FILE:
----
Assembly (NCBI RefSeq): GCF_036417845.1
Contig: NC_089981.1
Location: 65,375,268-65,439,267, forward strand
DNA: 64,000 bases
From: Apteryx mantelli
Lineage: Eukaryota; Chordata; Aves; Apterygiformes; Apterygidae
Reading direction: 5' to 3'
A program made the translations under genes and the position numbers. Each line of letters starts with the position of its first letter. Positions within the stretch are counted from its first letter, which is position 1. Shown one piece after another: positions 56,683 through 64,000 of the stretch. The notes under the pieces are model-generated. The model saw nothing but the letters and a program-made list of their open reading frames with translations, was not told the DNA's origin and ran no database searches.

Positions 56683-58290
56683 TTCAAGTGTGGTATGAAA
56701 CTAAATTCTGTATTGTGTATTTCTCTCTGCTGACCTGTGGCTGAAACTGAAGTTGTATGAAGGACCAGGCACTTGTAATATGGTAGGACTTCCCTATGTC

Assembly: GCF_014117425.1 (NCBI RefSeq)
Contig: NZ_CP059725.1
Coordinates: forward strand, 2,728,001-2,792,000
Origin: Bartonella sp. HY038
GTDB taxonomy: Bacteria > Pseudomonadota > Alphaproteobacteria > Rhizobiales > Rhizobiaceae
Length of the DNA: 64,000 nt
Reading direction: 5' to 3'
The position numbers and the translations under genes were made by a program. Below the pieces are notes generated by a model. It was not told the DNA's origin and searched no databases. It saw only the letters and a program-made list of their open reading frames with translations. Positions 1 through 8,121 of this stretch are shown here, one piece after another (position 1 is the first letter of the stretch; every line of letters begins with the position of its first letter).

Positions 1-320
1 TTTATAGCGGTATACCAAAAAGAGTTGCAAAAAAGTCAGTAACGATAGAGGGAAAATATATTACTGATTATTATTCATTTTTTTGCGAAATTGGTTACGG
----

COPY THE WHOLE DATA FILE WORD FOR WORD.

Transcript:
Assembly (NCBI RefSeq): GCF_036417845.1
Contig: NC_089981.1
Location: 65,375,268-65,439,267, forward strand
DNA: 64,000 bases
From: Apteryx mantelli
Lineage: Eukaryota; Chordata; Aves; Apterygiformes; Apterygidae
Reading direction: 5' to 3'
A program made the translations under genes and the position numbers. Each line of letters starts with the position of its first letter. Positions within the stretch are counted from its first letter, which is position 1. Shown one piece after another: positions 56,683 through 64,000 of the stretch. The notes under the pieces are model-generated. The model saw nothing but the letters and a program-made list of their open reading frames with translations, was not told the DNA's origin and ran no database searches.

Positions 56683-58290
56683 TTCAAGTGTGGTATGAAA
56701 CTAAATTCTGTATTGTGTATTTCTCTCTGCTGACCTGTGGCTGAAACTGAAGTTGTATGAAGGACCAGGCACTTGTAATATGGTAGGACTTCCCTATGTC

Assembly: GCF_014117425.1 (NCBI RefSeq)
Contig: NZ_CP059725.1
Coordinates: forward strand, 2,728,001-2,792,000
Origin: Bartonella sp. HY038
GTDB taxonomy: Bacteria > Pseudomonadota > Alphaproteobacteria > Rhizobiales > Rhizobiaceae
Length of the DNA: 64,000 nt
Reading direction: 5' to 3'
The position numbers and the translations under genes were made by a program. Below the pieces are notes generated by a model. It was not told the DNA's origin and searched no databases. It saw only the letters and a program-made list of their open reading frames with translations. Positions 1 through 8,121 of this stretch are shown here, one piece after another (position 1 is the first letter of the stretch; every line of letters begins with the position of its first letter).

Positions 1-320
1 TTTATAGCGGTATACCAAAAAGAGTTGCAAAAAAGTCAGTAACGATAGAGGGAAAATATATTACTGATTATTATTCATTTTTTTGCGAAATTGGTTACGG